time.  A remote hub for a full IETF meeting may not be practical. A
   remote hub for a working group or a few sessions may work better, at
   least in the beginning.

   The hubs should be self-sustaining and organize themselves -- that
   is, not necessarily driven by a central group.

2.2 Goals for remote hubs

   1.  People who regularly attend IETF cannot always do so because of
   financial constraints.  Remote hubs can be one solution.

   2.  People who WANT to be involved in IETF and have some level of
   support (ex. in Latin America, India, etc) with an ongoing group who
   can help prepare for the WG session(s).    These people would attend
   actual IETF meetings, if they could afford it, but they can't - so
   they go to a remote hub.

   3.  There are many valuable people in the academic world who could
   participate and are doing potentially relevant work but do not know
   much about IETF.   Here, support and an ongoing group first needs to
   be built who can help prepare for the WG session(s).    These people
   down the road may want to attend actual IETF meetings, but to start,



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   may want to go to a remote hub.

   This actually applies to the start-up community as well.  One of the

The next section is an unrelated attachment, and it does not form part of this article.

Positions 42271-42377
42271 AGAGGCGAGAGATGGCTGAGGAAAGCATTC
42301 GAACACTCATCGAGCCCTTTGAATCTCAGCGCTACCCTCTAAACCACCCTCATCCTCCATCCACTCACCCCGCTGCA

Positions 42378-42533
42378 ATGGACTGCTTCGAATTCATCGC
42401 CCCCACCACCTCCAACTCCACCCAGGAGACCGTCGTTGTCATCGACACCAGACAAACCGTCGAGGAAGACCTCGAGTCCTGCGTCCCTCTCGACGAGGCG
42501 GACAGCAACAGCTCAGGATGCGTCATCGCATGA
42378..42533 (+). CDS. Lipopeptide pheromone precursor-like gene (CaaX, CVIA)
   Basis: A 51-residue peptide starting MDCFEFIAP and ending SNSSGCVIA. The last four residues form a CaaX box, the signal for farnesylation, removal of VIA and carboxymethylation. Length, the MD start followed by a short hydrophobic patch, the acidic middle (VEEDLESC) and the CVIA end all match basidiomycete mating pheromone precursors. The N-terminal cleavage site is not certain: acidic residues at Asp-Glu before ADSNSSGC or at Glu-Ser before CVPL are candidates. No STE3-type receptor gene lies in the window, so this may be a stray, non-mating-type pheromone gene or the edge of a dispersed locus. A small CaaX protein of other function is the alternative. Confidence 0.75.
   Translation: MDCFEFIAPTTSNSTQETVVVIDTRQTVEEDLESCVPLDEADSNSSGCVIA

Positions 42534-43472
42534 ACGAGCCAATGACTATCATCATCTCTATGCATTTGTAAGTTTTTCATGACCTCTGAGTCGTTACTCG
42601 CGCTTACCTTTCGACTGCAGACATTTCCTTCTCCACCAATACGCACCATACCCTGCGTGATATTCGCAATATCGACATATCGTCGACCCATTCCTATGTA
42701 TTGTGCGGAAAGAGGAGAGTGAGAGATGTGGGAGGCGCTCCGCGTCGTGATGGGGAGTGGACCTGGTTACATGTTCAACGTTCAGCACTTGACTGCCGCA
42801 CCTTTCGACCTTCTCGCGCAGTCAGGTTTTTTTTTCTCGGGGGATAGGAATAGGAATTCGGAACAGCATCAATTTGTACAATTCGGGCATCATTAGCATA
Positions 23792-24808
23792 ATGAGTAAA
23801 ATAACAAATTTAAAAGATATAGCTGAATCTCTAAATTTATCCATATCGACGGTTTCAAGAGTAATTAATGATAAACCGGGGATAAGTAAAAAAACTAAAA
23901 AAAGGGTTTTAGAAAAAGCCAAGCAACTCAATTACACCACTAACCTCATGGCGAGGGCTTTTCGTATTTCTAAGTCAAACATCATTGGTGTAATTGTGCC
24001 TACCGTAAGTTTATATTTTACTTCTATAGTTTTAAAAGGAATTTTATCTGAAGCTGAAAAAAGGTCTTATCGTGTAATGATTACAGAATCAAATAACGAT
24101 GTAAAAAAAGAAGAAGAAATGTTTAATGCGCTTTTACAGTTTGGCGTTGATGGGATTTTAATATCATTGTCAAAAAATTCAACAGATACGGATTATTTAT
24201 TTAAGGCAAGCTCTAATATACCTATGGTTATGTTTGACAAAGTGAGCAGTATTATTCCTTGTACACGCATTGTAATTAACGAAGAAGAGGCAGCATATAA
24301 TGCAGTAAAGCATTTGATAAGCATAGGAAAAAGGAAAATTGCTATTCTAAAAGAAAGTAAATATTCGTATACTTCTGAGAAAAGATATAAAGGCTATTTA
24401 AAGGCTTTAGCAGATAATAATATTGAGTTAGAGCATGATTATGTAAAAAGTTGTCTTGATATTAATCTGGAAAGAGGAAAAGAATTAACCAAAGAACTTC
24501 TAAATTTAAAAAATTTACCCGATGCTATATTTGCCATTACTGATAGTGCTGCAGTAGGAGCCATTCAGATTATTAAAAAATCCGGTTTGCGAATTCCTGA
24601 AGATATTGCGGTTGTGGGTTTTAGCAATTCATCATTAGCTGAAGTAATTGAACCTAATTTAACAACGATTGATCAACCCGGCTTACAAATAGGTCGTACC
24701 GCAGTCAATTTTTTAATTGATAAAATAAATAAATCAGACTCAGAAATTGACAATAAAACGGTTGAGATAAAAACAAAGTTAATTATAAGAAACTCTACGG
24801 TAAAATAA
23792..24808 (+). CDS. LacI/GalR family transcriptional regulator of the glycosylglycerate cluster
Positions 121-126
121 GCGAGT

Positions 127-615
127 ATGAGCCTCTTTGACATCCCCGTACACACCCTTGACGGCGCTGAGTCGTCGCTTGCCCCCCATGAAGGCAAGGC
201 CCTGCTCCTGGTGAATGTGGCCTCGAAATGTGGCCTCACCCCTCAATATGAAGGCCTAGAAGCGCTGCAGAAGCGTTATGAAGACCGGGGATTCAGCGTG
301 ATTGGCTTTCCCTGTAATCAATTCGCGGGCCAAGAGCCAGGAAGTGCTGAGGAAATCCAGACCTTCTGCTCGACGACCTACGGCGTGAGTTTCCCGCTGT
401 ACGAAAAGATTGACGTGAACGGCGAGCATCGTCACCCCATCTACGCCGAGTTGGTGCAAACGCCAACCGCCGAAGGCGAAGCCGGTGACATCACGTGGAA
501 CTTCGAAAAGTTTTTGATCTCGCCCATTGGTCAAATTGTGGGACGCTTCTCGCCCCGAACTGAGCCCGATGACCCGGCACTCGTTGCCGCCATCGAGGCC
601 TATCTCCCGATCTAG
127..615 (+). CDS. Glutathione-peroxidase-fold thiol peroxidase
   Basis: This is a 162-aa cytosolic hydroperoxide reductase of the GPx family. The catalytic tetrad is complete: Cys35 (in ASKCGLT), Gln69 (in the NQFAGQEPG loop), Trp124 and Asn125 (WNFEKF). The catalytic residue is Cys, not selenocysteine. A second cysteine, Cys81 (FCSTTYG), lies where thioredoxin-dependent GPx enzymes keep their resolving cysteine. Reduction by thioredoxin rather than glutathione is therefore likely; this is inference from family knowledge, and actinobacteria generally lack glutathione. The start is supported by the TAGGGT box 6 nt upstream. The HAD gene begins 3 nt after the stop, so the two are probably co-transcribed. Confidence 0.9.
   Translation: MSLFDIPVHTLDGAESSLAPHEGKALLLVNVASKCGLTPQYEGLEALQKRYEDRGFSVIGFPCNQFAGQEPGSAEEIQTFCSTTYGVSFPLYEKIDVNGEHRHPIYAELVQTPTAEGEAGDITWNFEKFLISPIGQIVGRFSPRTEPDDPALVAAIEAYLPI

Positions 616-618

authors of this document was contacted by a Silicon Valley developer
   doing sensor development.  In the future, he wanted to be involved in
   the ROLL Working Group.   He could not afford to attend live.  This
   is a common situation for many in the start-up world.  They are doing
   innovative work and would bring implementation knowledge and
   creativity to the IETF but often cannot afford to attend IETF
   meetings in person.  If there were an option to be involved in a
   remote hub in Silicon Valley, it is likely that quite a few people
   would take advantage of that.

2.3 Advantages of remote hubs

   1.Not everyone can come to the meetings.   Provide that experience.

   2. A remote hub can help to create local communities.   Building
   related communities may be a very important benefit.

   3. Remote hubs may increase participation.  This is a very important
   benefit.

   4. There may be topics of local interest.